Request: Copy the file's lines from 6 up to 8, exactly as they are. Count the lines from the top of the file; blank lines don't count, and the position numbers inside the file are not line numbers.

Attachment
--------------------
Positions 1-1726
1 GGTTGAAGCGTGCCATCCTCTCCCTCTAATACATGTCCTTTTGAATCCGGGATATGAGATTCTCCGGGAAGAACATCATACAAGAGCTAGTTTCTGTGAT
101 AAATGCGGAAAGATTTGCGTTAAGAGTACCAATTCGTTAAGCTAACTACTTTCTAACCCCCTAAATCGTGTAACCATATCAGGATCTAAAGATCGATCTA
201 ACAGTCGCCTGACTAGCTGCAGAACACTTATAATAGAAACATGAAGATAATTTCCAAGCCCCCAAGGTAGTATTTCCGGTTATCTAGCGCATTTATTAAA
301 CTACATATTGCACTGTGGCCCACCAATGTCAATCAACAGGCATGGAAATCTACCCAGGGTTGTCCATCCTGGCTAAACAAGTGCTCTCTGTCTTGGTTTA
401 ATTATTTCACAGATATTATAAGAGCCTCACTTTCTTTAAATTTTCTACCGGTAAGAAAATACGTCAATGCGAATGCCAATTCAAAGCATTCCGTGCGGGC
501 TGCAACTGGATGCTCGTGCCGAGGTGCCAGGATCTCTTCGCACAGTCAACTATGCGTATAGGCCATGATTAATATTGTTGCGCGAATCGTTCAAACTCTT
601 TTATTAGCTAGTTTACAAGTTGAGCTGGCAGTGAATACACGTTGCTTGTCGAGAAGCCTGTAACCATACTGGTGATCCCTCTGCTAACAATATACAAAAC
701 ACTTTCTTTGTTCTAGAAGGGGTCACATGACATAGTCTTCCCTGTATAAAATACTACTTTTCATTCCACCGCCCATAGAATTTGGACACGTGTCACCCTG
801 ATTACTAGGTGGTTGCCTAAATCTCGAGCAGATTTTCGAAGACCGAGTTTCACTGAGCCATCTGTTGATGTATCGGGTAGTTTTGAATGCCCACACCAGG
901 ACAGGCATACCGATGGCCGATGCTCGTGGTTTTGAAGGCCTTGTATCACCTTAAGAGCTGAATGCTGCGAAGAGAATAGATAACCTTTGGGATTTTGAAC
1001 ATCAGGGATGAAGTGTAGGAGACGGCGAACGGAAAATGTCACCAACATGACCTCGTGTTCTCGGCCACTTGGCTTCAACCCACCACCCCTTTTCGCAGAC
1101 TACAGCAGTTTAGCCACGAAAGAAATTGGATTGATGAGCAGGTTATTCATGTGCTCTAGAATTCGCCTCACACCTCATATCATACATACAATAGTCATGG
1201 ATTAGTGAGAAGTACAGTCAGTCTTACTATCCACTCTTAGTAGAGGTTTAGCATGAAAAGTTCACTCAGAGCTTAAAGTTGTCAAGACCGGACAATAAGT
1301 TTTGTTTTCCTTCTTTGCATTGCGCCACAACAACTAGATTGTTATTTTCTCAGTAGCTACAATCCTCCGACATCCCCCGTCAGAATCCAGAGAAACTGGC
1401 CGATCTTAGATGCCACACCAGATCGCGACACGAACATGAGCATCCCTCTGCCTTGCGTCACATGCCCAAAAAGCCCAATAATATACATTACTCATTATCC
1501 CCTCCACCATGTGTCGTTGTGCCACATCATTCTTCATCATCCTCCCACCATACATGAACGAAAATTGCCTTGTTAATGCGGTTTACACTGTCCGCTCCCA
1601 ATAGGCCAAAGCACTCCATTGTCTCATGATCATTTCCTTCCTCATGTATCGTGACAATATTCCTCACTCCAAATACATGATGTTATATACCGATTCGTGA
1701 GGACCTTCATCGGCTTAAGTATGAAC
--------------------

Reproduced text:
401 ATTATTTCACAGATATTATAAGAGCCTCACTTTCTTTAAATTTTCTACCGGTAAGAAAATACGTCAATGCGAATGCCAATTCAAAGCATTCCGTGCGGGC
501 TGCAACTGGATGCTCGTGCCGAGGTGCCAGGATCTCTTCGCACAGTCAACTATGCGTATAGGCCATGATTAATATTGTTGCGCGAATCGTTCAAACTCTT
601 TTATTAGCTAGTTTACAAGTTGAGCTGGCAGTGAATACACGTTGCTTGTCGAGAAGCCTGTAACCATACTGGTGATCCCTCTGCTAACAATATACAAAAC